It’s been some time since I last posted. Partly this had to do with the fact that I’ve been very busy, but also, as inferred in earlier posts, the snow and salt that dusted our streets here were not conducive to testing a classic car, or even pulling one out into the driveway. To my (and probably all of Toronto’s) great relief, the snow is melting, the air is warming and the streets are clearing. And the search is back on.
Yesterday we looked at a 1964 Healey Sprite. This car was on offer from a dealership, but the dealer was keeping it at his home as he didn’t want to leave it on the lot. The car looked good in the pictures, but I’ve learned the hard way that they are not always accurate. Evelyn and I arrived in the early afternoon and didn’t have to search for the house number as the car was sitting out in the driveway. At first glance it did look very clean, but I found the powder blue paint job not exactly to my taste, and was disappointed to see that the colour of the interior matched. On closer inspection, the paint was not great – it was sagging in places and looked hurriedly done. Other than that, the car was very clean. These are not easy cars to look under as they are so low, but I dirtied my jacket and took a look underneath and was surprised to see that it was absolutely clean – no suggestion of rust at all and no soft spots.
So far, so good. The interior was generally good, but the carpet wasn’t spec and had an “I applied it myself!” look. The engine looked clean as did the engine bay, but the hood didn’t close flush on the drivers side front. Chrome was generally good although the bumper showed a good amount of light pitting. The owner didn’t want it on the streets yet (can’t blame him), but he was happy to allow me to start it up, and the engine sounded very good indeed. I presume the engine had been started earlier as it started unchoked, but still, it revved well, and idled beautifully. All in all then, this is a very solid car. The car had a tonneau cover that was well used but in good nick, but only had the framework for the convertible top.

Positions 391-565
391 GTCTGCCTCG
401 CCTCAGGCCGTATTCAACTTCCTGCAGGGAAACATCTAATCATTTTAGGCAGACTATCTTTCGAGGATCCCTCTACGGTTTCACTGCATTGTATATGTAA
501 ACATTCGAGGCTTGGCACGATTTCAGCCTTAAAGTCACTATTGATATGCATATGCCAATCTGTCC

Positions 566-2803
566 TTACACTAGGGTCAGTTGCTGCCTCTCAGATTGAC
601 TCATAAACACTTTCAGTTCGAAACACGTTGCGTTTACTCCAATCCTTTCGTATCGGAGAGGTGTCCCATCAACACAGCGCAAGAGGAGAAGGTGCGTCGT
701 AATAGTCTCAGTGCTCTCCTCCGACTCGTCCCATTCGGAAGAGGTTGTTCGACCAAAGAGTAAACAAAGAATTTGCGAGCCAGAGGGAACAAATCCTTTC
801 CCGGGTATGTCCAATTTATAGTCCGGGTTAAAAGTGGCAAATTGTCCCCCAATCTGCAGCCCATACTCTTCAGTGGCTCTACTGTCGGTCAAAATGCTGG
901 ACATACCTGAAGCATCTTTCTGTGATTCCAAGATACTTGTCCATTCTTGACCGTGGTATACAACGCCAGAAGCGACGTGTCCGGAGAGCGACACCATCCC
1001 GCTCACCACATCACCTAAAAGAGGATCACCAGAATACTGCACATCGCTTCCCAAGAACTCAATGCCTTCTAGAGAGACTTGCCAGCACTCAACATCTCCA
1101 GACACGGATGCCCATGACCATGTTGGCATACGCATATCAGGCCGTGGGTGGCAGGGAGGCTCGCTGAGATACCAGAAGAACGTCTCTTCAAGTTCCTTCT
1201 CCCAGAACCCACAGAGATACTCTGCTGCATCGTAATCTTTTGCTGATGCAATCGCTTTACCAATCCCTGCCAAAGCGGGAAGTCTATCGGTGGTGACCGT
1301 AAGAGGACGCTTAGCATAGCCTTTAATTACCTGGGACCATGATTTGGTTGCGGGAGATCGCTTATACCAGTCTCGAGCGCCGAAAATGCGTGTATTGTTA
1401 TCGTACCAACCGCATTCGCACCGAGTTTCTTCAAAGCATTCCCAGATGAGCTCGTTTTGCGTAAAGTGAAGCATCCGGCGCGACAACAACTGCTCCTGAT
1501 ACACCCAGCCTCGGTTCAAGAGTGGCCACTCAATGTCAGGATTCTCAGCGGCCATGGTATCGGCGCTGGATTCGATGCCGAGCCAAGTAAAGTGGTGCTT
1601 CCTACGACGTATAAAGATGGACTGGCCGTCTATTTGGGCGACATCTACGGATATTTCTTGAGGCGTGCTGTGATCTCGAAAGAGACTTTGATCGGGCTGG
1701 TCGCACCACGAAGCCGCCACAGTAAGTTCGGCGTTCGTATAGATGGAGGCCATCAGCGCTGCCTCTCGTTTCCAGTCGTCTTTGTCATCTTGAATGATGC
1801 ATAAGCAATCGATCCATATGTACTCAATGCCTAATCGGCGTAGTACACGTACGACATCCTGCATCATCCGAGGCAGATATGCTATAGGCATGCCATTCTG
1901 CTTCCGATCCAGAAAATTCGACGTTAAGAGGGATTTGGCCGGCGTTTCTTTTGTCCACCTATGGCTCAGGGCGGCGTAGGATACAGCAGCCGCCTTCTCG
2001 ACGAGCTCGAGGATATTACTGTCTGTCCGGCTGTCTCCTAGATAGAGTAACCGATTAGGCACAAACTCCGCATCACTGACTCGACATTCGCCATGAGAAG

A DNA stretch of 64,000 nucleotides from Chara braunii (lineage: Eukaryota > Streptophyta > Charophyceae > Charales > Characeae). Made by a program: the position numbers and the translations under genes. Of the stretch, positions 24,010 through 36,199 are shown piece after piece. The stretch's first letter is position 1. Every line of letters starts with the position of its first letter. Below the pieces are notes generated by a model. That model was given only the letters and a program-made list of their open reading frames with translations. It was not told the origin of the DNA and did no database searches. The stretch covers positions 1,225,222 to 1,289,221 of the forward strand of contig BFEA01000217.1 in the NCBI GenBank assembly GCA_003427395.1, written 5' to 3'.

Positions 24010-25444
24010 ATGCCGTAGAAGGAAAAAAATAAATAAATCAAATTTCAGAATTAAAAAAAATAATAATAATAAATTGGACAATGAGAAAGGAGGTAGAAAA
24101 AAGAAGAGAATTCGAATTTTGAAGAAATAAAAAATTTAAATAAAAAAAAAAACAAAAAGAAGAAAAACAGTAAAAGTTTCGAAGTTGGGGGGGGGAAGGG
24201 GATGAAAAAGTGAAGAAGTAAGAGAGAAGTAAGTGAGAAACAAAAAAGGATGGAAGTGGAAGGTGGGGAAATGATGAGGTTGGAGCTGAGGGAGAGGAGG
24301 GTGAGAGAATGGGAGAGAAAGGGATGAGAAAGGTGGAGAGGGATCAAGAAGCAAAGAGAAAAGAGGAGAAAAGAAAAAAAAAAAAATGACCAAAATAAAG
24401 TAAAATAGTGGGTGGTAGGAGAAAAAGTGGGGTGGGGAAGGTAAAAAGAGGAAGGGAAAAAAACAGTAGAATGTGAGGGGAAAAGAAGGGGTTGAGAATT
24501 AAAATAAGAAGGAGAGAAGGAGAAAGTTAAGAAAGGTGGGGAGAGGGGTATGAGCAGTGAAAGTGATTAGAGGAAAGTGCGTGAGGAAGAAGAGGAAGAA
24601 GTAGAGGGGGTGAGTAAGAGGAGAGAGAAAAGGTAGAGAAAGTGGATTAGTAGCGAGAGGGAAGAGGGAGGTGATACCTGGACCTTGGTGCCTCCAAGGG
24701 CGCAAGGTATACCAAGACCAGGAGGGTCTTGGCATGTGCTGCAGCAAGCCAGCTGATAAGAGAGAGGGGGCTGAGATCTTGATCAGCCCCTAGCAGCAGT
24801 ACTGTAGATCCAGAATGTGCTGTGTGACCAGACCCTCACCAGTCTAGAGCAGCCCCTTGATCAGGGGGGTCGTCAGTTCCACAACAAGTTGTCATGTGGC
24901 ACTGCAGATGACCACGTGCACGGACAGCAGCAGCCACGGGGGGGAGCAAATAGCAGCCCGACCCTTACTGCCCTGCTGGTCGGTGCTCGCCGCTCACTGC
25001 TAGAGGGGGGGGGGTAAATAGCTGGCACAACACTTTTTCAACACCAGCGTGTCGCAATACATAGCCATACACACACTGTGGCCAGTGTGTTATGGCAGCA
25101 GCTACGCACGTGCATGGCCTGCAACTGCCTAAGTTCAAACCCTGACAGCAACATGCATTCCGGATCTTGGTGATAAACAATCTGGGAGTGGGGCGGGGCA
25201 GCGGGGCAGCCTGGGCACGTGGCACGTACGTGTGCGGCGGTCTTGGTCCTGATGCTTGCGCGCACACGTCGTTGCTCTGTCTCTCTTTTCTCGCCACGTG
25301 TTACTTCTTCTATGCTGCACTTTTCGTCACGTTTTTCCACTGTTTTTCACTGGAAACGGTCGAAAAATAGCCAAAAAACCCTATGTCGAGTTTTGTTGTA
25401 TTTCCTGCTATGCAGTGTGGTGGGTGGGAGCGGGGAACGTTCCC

So – to price. the owner was asking $18,000. He said it had been lowered from $20,000. I’d say that, by Hagerty values, this is probably a Category “3” car, which suggests that the value is somewhere in the US$10,000 range – or about CDN$12,750. I don’t think I would want to pay even this much based on the paint issues and lack of the convertible hood. I was actually very tempted by it, but was a little concerned about the amount of grunt that 60 horsepower will provide, in spite of the diminutive stature of the car. I will want to test drive one of these sooner rather than later…
Value for Money: 3/10 – This is overpriced for what it is.
Driving Impression: NA – Engine ran very well, though.
Body: 8/10 – I’d have given this a little higher than this as the body LOOKED very solid – but the dodgy paintjob makes me wonder if there are any dodgy surprises underneath.
Engine: 9/10 – Not really fair to judge and engine sitting in a driveway, but it looked and felt very good, from the driveway perspective, anyway…
Cool factor: 6
I liked the look of this Healey Sprite. But the colour was a little less than winning for me too. This would be a car that would look great in red, but that means more $$, which hurts its cool factor. The car was in great shape though.
I was surprised by how spacious this car felt (in comparison to the TR6. It was rather too low to the ground for comfort though, which made it a little more difficult to get in and out of (again, relative to the TR6). But, I suppose that’s something I will have to get used to if a classic sports car is to be in our future.Also, the drivers side seat didn’t adjust, so I’d find it hard to drive.
Likelihood that I’d join Bruce on a Sunday drive in this: Definitely.